With its restless and agitated opening in the strings and moody trumpet query in the first theme, Beach’s symphony gets to an exciting start. She draws the first two themes from her own song “Dark Is the Night” and thus the music began as an illustration of lyrics which begin “The sea is full of wand’ring foam.” Gerk suggests that the turbulent ocean illustrates the perilous journey of Irish immigrants.

The closing theme introduces the first of four traditional Irish melodies employed, “Conchobhar ua Raghallaigh Cluann” (“Connor O’Reilly of Clounish”), a lively and ornate jig — or it’s supposed to be. McPhee took the poco ritardando going into the theme as a molto rit. and then ignored the a tempo, with the result that the jig seemed more like a lugubrious ballad. The theme is stated first in the oboe, and in the recapitulation it is extended in the violins, and here I wondered if the strangely slow tempo was chosen because of ensemble issues. I’ve heard the Gaelic played by amateur orchestras on recent occasions with no such problems, but of course they have a lot more rehearsal time.

The second movement, Alla siciliana, explores the lilting Irish folk song “Goirtin Ornadh” (“Little Field of Barley”). Gerk also makes a convincing case that the middle movement of Saint-Saëns’s Violin Concerto No. 3 served as another source of influence. Beach praised the “sweetness” of that movement’s melody when she heard it in 1890. After a short introduction, the oboe is given the theme, as if to suggest a bagpipe. In the middle section the theme is transformed into a sparkling and effervescent scherzo. While McPhee is a clear conductor, in the gentler, more atmospheric passages he seemed a little stiff, even mechanical. I wondered if he might convey warmth with more flexibility and nuance if he put down his stick. At one point in the energetic scherzo section, full of busy string figurations, a delicate and slow version of the theme (as stated in the first section) comes wafting over it in the horn, like a nostalgic wisp of smoke. While played accurately, I had more a sense of everyone counting like mad rather than a magical encounter of two contrasting moments.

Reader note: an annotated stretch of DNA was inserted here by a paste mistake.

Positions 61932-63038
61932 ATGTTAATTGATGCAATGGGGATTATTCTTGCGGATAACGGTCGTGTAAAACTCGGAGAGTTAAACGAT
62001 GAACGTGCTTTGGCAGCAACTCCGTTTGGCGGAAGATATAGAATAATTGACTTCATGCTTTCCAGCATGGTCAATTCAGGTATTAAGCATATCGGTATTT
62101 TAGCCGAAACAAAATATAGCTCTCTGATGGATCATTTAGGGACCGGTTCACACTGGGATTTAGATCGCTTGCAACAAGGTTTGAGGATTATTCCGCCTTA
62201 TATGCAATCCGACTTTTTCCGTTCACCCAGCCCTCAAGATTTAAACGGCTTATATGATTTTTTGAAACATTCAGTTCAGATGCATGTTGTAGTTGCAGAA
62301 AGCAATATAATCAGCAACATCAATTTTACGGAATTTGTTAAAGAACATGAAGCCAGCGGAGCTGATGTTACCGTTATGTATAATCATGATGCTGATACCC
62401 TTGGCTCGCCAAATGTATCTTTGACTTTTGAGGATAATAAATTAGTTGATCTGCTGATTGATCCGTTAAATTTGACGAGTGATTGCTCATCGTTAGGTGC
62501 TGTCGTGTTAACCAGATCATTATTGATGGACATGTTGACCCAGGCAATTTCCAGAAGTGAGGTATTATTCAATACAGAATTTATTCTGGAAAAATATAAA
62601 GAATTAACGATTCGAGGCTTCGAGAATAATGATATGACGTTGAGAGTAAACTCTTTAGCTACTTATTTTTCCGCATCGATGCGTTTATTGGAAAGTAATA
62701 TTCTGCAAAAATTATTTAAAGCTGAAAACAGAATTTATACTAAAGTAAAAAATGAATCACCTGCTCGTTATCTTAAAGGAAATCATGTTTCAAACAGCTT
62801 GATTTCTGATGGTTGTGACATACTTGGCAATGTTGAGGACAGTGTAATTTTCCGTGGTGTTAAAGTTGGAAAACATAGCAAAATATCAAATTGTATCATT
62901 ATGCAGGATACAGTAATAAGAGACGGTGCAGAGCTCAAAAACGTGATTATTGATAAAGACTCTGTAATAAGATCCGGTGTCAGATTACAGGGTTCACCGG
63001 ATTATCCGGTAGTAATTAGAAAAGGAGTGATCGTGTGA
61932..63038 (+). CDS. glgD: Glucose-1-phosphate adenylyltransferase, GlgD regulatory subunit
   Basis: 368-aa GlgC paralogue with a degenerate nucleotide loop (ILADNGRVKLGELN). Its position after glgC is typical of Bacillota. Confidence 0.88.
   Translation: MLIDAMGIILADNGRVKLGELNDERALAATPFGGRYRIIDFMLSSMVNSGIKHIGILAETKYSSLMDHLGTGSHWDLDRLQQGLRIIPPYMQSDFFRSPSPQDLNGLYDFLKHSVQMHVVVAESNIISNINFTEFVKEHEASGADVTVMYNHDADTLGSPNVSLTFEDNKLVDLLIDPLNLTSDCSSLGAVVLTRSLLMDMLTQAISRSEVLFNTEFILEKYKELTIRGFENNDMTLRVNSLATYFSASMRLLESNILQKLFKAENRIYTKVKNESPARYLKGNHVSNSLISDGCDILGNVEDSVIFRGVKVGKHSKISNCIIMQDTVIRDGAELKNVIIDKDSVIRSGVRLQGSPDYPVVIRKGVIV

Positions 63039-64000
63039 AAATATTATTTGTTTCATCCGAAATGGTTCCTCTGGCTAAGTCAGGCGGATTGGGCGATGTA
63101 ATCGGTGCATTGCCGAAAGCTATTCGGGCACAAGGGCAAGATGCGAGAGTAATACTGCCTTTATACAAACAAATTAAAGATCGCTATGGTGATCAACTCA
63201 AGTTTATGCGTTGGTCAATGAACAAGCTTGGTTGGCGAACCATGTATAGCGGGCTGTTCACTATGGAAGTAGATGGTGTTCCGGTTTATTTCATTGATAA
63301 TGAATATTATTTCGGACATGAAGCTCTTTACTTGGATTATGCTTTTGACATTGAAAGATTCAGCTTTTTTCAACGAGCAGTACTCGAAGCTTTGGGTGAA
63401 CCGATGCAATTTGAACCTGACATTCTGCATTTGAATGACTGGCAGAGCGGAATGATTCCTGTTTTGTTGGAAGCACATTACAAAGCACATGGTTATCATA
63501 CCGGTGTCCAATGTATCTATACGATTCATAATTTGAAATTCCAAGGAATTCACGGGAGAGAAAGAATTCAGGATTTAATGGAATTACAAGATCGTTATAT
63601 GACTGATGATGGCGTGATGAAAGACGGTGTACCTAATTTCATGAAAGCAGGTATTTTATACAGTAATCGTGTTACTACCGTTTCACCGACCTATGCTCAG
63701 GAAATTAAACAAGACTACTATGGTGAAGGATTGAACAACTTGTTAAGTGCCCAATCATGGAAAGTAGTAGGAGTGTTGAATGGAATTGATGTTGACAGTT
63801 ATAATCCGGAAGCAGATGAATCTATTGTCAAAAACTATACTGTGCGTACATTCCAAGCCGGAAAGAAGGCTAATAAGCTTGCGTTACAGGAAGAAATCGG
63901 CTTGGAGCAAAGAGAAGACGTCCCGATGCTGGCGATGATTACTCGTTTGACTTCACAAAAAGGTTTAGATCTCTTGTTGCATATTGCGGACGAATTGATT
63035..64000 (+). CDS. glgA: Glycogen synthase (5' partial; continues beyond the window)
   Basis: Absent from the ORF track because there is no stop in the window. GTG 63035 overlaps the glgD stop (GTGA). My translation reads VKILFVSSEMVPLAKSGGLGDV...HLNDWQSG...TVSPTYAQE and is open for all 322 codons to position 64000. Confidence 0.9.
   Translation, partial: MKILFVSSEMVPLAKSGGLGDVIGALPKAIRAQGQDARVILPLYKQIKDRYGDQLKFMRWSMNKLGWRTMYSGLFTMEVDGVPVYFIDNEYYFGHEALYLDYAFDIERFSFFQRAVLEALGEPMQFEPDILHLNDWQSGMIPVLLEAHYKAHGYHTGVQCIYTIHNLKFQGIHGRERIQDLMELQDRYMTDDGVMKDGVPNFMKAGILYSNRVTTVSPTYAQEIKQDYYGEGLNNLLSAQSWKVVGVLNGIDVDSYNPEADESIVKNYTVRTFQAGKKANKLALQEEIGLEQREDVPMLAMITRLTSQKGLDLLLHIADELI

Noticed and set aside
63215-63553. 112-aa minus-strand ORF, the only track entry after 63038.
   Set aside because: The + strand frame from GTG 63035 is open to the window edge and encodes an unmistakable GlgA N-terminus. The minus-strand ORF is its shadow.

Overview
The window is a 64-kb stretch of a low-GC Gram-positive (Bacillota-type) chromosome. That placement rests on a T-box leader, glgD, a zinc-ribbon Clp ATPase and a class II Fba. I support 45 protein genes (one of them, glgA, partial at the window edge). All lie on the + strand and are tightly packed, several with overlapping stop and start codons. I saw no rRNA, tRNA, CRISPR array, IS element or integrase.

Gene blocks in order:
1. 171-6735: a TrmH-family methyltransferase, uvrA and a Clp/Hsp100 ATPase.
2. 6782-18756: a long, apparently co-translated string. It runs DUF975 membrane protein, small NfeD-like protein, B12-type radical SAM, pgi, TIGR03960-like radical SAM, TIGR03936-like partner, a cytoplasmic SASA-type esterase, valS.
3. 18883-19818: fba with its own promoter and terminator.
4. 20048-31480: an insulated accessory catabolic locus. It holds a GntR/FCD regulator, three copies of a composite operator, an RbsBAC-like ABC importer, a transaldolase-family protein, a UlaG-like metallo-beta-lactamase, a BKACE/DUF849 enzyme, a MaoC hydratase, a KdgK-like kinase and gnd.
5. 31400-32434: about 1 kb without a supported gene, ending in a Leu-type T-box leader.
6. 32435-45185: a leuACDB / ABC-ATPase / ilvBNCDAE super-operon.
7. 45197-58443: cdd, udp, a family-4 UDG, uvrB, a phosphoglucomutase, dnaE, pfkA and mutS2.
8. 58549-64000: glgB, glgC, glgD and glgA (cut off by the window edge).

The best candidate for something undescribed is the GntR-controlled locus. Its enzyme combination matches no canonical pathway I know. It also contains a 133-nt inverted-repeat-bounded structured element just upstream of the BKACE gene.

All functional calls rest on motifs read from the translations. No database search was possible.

Next was the Lento con expressione. Following the introduction of the mournful lullaby, “Baisden Fine” (“The Lively Child,” also known as “Cushlamachree”), in the bass clarinet, and a rhapsodic solo by the concertmaster (played with great warmth by Elliot Markow), the melodic is stated in full by an evocative solo cello (Harel Gietheim). The brighter, major-key second section tune is “Cia an Bealach a Deachaidh Si” (“Which way did she go?”). The full brass gave a richness to this noble passage.

The brilliant finale begins with the coda that ended the first movement. Indeed, all the thematic material is developed from the first two themes of the first movement (which are drawn from Beach’s song). There is a very tricky syncopated accompaniment figure that needs to be really tight in order to propel itself forward. For a standard-repertory piece it would be in those orchestra excerpts books that musicians drill themselves on, and with more familiarity it would be more energized. The transitions of tempo were a little rigid and abrupt; the slowing into the final section should have a huge sense of expansion into final majestic tempo. The performance was a good reading, but did not realize the full grandeur of the work.